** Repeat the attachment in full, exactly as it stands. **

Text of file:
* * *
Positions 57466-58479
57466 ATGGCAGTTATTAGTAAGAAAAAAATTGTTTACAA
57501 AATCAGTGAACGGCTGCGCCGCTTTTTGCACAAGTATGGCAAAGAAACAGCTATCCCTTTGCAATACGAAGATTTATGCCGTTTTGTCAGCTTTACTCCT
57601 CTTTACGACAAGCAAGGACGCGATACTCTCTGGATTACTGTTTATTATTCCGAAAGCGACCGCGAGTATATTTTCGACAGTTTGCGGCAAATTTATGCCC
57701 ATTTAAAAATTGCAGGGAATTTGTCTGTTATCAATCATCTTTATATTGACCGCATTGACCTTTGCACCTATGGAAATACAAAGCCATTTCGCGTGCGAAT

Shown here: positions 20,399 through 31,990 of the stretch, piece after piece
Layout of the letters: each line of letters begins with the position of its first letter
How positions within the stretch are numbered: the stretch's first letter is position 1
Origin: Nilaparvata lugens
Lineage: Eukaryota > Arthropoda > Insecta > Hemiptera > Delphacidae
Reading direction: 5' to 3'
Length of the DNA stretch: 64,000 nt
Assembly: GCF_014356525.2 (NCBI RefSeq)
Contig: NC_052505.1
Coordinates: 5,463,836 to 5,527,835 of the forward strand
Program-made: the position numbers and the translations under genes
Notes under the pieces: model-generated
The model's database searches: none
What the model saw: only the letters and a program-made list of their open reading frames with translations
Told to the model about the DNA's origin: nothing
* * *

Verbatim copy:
Positions 57466-58479
57466 ATGGCAGTTATTAGTAAGAAAAAAATTGTTTACAA
57501 AATCAGTGAACGGCTGCGCCGCTTTTTGCACAAGTATGGCAAAGAAACAGCTATCCCTTTGCAATACGAAGATTTATGCCGTTTTGTCAGCTTTACTCCT
57601 CTTTACGACAAGCAAGGACGCGATACTCTCTGGATTACTGTTTATTATTCCGAAAGCGACCGCGAGTATATTTTCGACAGTTTGCGGCAAATTTATGCCC
57701 ATTTAAAAATTGCAGGGAATTTGTCTGTTATCAATCATCTTTATATTGACCGCATTGACCTTTGCACCTATGGAAATACAAAGCCATTTCGCGTGCGAAT

Shown here: positions 20,399 through 31,990 of the stretch, piece after piece
Layout of the letters: each line of letters begins with the position of its first letter
How positions within the stretch are numbered: the stretch's first letter is position 1
Origin: Nilaparvata lugens
Lineage: Eukaryota > Arthropoda > Insecta > Hemiptera > Delphacidae
Reading direction: 5' to 3'
Length of the DNA stretch: 64,000 nt
Assembly: GCF_014356525.2 (NCBI RefSeq)
Contig: NC_052505.1
Coordinates: 5,463,836 to 5,527,835 of the forward strand
Program-made: the position numbers and the translations under genes
Notes under the pieces: model-generated
The model's database searches: none
What the model saw: only the letters and a program-made list of their open reading frames with translations
Told to the model about the DNA's origin: nothing